Friday, December 16, 2005 ... 8:40 PM

Boney's Anachronistic Best of 2005, part two

3) Cold Roses, & Jacksonville City Nights, Ryan Adams (Lost Highway)

I've bought into the buzz around Ryan Adams this year, but I'm burnt out on it. Fans and press have tripped over themselves to slaughter the fatted calf for Ryan's return to twang, but I think that come the morning light, a lot of copies of Jacksonville City Nights will start bobbing up in the used bins. So many of the vocal performances on this record are just bad -- and not bad in a sustainably interesting way, but bad in a way that suggests to me a conversation like this:

Engineer: Eeesh. That was, uh ...
Producer: I know. It takes him six or seven takes to warm up. Roll back to zero.
Ryan (in the tracking room): All right, good enough. Next.
Engineer: Oh fuck, is he kidding?
Producer (over intercom): Yeah Ryan. That was pretty good. Let's get a few more, so we have some options in the mix.
Ryan: I said we're moving on. I wanna get out of here and get some sushi.

Still, I wonder how I'd feel about this record if it didn't include "Peaceful Valley." It's a plane wreck of a song, and its failure taints everything around it, destabilizes the record's entire dimension, like that jet engine in Donnie Darko. But I've harped on this enough. Clearly I'm the one missing something. I'd love for someone to convince me that my $15.00 was spent well.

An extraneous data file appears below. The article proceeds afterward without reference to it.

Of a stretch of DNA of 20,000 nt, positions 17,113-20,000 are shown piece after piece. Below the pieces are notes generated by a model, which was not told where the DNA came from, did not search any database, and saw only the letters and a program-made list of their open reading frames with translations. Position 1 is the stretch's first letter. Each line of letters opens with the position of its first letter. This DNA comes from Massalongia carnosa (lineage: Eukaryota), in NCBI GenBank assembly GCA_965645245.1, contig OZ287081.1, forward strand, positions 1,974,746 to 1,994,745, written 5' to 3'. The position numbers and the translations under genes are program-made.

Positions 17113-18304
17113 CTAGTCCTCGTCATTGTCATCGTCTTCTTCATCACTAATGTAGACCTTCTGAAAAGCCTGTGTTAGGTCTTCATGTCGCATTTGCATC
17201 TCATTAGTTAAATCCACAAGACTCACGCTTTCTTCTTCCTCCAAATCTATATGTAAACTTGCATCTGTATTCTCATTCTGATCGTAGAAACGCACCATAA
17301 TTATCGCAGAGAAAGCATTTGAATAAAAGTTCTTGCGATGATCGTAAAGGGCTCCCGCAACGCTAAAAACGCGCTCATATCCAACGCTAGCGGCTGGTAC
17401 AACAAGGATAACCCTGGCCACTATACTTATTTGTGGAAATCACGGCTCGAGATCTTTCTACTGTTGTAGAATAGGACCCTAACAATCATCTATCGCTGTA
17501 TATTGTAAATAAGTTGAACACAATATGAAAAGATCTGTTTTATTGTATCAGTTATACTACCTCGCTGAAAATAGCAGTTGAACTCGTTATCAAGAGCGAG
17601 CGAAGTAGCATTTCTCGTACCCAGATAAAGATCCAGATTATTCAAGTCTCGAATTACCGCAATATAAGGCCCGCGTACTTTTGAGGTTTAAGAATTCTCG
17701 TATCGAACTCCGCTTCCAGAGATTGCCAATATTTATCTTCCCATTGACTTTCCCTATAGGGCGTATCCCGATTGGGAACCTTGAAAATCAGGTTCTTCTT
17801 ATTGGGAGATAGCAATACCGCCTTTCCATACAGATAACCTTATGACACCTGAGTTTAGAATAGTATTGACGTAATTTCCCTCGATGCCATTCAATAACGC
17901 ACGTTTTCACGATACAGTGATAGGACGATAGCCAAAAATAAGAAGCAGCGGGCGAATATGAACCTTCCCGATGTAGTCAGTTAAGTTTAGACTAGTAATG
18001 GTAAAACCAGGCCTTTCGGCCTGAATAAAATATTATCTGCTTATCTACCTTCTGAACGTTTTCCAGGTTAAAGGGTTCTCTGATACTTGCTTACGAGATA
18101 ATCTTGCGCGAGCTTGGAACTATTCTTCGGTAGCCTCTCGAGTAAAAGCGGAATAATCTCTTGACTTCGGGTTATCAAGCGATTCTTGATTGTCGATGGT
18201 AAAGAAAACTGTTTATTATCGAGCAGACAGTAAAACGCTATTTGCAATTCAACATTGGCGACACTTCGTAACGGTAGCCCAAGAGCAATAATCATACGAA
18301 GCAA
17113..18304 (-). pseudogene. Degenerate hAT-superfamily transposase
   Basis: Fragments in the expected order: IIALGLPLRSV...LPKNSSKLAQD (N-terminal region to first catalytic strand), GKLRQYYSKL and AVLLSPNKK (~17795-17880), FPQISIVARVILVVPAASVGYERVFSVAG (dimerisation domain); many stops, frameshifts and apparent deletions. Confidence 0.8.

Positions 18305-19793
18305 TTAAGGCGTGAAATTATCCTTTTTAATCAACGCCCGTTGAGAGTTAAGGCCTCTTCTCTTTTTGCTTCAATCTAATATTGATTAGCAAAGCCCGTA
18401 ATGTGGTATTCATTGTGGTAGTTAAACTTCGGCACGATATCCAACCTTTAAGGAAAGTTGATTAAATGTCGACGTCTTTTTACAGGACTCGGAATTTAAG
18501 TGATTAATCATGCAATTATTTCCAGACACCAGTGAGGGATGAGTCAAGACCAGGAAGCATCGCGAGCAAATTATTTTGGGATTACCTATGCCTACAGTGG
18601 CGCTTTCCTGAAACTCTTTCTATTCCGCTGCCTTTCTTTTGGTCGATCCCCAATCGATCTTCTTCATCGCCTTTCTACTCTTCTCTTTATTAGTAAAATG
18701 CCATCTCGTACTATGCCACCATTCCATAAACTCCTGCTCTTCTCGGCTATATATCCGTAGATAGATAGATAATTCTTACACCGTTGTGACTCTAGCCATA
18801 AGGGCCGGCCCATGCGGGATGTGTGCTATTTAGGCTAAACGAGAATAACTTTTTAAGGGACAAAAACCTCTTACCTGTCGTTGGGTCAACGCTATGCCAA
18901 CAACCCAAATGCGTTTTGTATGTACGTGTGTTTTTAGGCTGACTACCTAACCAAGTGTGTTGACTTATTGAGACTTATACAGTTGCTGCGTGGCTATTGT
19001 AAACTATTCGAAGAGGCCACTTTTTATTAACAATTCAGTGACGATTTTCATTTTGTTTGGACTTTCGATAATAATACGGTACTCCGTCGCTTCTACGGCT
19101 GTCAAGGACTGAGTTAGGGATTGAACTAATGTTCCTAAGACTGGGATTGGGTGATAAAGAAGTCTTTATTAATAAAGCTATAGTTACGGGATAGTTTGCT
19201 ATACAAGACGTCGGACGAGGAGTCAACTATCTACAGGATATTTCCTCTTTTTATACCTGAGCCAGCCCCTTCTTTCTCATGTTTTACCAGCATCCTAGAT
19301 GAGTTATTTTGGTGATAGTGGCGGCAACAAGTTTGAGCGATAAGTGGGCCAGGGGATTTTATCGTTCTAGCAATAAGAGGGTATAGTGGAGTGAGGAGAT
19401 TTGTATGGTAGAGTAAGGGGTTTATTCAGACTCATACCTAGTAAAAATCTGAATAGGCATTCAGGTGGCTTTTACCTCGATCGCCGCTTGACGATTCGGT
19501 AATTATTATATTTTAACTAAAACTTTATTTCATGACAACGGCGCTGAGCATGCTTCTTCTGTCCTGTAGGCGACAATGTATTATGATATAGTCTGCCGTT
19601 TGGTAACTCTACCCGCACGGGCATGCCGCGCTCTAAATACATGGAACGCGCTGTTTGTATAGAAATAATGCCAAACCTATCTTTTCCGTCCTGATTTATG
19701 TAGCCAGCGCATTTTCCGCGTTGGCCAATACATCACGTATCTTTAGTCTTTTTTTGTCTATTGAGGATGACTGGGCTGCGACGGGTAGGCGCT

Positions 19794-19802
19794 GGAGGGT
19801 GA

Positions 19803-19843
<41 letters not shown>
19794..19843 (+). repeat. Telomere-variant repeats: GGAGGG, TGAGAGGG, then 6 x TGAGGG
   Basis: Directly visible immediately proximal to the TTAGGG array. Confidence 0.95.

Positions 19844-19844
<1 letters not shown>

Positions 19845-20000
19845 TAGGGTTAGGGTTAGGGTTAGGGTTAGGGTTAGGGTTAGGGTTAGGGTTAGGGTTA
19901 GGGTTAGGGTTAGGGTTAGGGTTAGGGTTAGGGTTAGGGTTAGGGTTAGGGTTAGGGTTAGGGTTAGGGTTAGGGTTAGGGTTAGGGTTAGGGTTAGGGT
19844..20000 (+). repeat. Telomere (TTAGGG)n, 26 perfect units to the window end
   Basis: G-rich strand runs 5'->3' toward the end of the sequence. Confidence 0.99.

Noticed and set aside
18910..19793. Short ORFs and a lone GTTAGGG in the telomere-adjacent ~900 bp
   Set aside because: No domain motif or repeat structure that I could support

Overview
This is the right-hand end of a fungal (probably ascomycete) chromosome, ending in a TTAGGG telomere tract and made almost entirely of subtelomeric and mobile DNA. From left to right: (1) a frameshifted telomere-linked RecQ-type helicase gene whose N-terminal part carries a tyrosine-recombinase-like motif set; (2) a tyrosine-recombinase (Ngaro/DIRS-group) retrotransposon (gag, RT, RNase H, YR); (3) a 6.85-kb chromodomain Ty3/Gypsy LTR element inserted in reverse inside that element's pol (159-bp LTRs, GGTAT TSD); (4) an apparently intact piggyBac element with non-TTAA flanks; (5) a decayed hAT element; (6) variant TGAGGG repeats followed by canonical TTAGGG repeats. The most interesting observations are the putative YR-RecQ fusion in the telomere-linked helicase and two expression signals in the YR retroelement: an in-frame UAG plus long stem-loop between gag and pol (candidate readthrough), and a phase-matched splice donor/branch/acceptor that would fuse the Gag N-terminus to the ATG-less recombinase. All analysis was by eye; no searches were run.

I did, though, get plenty of mileage out of Cold Roses. I listened to it enough in the few months after its release to put it on my Best Of. It's purple Kool-Aid made with too much water: a diluted but pleasant enough summer refreshment. Good choruses, hooks and instrumental vamps are frequently stretched beyond their elasticity. The title track is a good example. A couple few tunes snap tightly and satisfying. Or one does, anyway. "Let It Ride," the blatant single -- meaning that it's blatantly good. You can just listen to it. The band gives an economical performance that's also deeply felt, bruised and moody and driving wobbily as if from a fight in which it got its ass walloped. It's solid country rock. (Also, any tune featuring a guitar hook bent by a Bigby and drenched in reverb has a leg up on winning me over. See the Sadies, and their work on Neko's Blacklisted.) Other tracks that still feel overdrawn, but manage to stand up above the rest: "Cherry Lane," "Sweet Illusion," "Beautiful Sorta." I'll listen to this record again next summer. Jacksonville City Nights, probably not.



Post a Comment

Making Notes: Music of the Carolinas
(Novello Festival Press, April 2008)
includes my essay, "Link Wray"


Flop Eared Mule
The Celestial Monochord
Dig and Be Dug in Return
Modern Acoustic Magazine / Blog
The Old, Weird America
Honey, Where You Been So Long?

The Greensboro Review
Mixed Animal
Night Train
Fried Chicken and Coffee
Mungo (This was the blog of my friend, the late Cami Park. Miss you, Cami.)
Staccato Fiction
PANK Magazine

Cat and Girl
Film Freak Central